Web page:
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Public urged to be sepsis aware

A patient who developed the life-threatening condition sepsis is appealing for the public to learn more about it.

Martin Davies, 65, developed the condition following surgery.

He’s supporting World Sepsis Day on 13 September and efforts at Poole Hospital to raise awareness of the condition. Martin, 65, developed sepsis after undergoing surgery at the hospital for a bowel condition in 2008.

The Sepsis Trust charity estimates that of the 150,000 patients who develop sepsis each year, 44,000 die. Early recognition of the condition and treatment is vital in reducing this number.

martin davies“I was in intensive care after the operation and things were improving, but then I developed sepsis,” said Martin, pictured right.

“I was in intensive care for three weeks, and spent a total of six weeks in hospital.

“My life was saved by the NHS and I had tremendous treatment at Poole Hospital – from the clinicians, nurses, microbiologists, everyone involved in my care.

“I’d never heard of sepsis before I developed it, but have since learnt a lot about it.

“More people die from sepsis than prostate, bowel and breast cancer put together each year – it’s vital that public awareness is raised about the condition.

“It could save lives.”

Laura Smith is the hospital’s lead nurse for sepsis and part of a team tasked with improving the detection and treatment of patients with sepsis.

laura smith dave williams simulationJoined by Dave Williams, the hospital’s simulation lead, Laura will be in the dome entrance of the hospital on Wednesday (13 September) from 8am-4pm giving out information and demonstrating how simulation training using a special manikin helps teach staff about the signs to look for.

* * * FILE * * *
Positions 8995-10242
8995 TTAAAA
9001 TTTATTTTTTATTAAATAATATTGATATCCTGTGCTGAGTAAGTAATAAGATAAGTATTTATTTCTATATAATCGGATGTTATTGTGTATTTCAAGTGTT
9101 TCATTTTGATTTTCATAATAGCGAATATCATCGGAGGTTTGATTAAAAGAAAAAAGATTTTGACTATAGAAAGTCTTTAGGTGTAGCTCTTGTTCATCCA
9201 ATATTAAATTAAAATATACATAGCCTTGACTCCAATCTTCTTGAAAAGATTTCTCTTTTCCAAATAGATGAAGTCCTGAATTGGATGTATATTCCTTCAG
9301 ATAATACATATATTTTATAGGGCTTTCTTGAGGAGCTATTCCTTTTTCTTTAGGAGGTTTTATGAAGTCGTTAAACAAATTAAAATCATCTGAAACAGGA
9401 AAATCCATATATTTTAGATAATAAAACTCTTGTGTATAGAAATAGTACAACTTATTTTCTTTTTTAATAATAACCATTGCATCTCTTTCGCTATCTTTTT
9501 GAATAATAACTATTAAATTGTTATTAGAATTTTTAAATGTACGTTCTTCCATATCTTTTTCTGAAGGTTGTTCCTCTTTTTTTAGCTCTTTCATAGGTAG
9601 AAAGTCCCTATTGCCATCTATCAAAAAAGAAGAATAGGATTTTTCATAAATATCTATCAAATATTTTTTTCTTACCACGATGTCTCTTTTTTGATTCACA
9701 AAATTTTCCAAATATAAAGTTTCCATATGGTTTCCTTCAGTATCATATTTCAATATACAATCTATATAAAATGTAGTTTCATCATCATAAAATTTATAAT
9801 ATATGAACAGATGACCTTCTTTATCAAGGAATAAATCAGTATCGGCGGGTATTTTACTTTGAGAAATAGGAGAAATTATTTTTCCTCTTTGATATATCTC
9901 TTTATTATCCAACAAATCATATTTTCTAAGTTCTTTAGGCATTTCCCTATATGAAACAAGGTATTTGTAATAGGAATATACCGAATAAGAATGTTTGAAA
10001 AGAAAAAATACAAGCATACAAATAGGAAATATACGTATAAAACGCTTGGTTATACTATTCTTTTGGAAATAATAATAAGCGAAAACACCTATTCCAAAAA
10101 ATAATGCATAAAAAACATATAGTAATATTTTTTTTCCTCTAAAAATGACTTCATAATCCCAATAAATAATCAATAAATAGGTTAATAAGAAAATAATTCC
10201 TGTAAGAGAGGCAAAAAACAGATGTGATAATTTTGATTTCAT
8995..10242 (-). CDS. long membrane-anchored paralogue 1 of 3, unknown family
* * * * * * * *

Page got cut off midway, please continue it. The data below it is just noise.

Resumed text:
Figures for August show that nearly nine out of 10 (89 per cent) of patients were treated with potentially life-saving antibiotics within an hour of arriving at Poole Hospital. A recent survey by the BBC found the national average to be around 63 per cent.

“Sepsis is a serious condition, and raising public awareness of the symptoms is an important way in which we can help reduce the number of deaths each year,” said Laura.

“By improving awareness, as well as how the NHS treats patients with suspected sepsis, we really can save lives.”

Visit the NHS Choices website for a list of symptoms to look out in both children and adults, as well as actions to take if you are concerned.

Poole Hospital NHS Foundation Trust, Longfleet Road, Poole, Dorset BH15 2JB. Tel: 01202 665511

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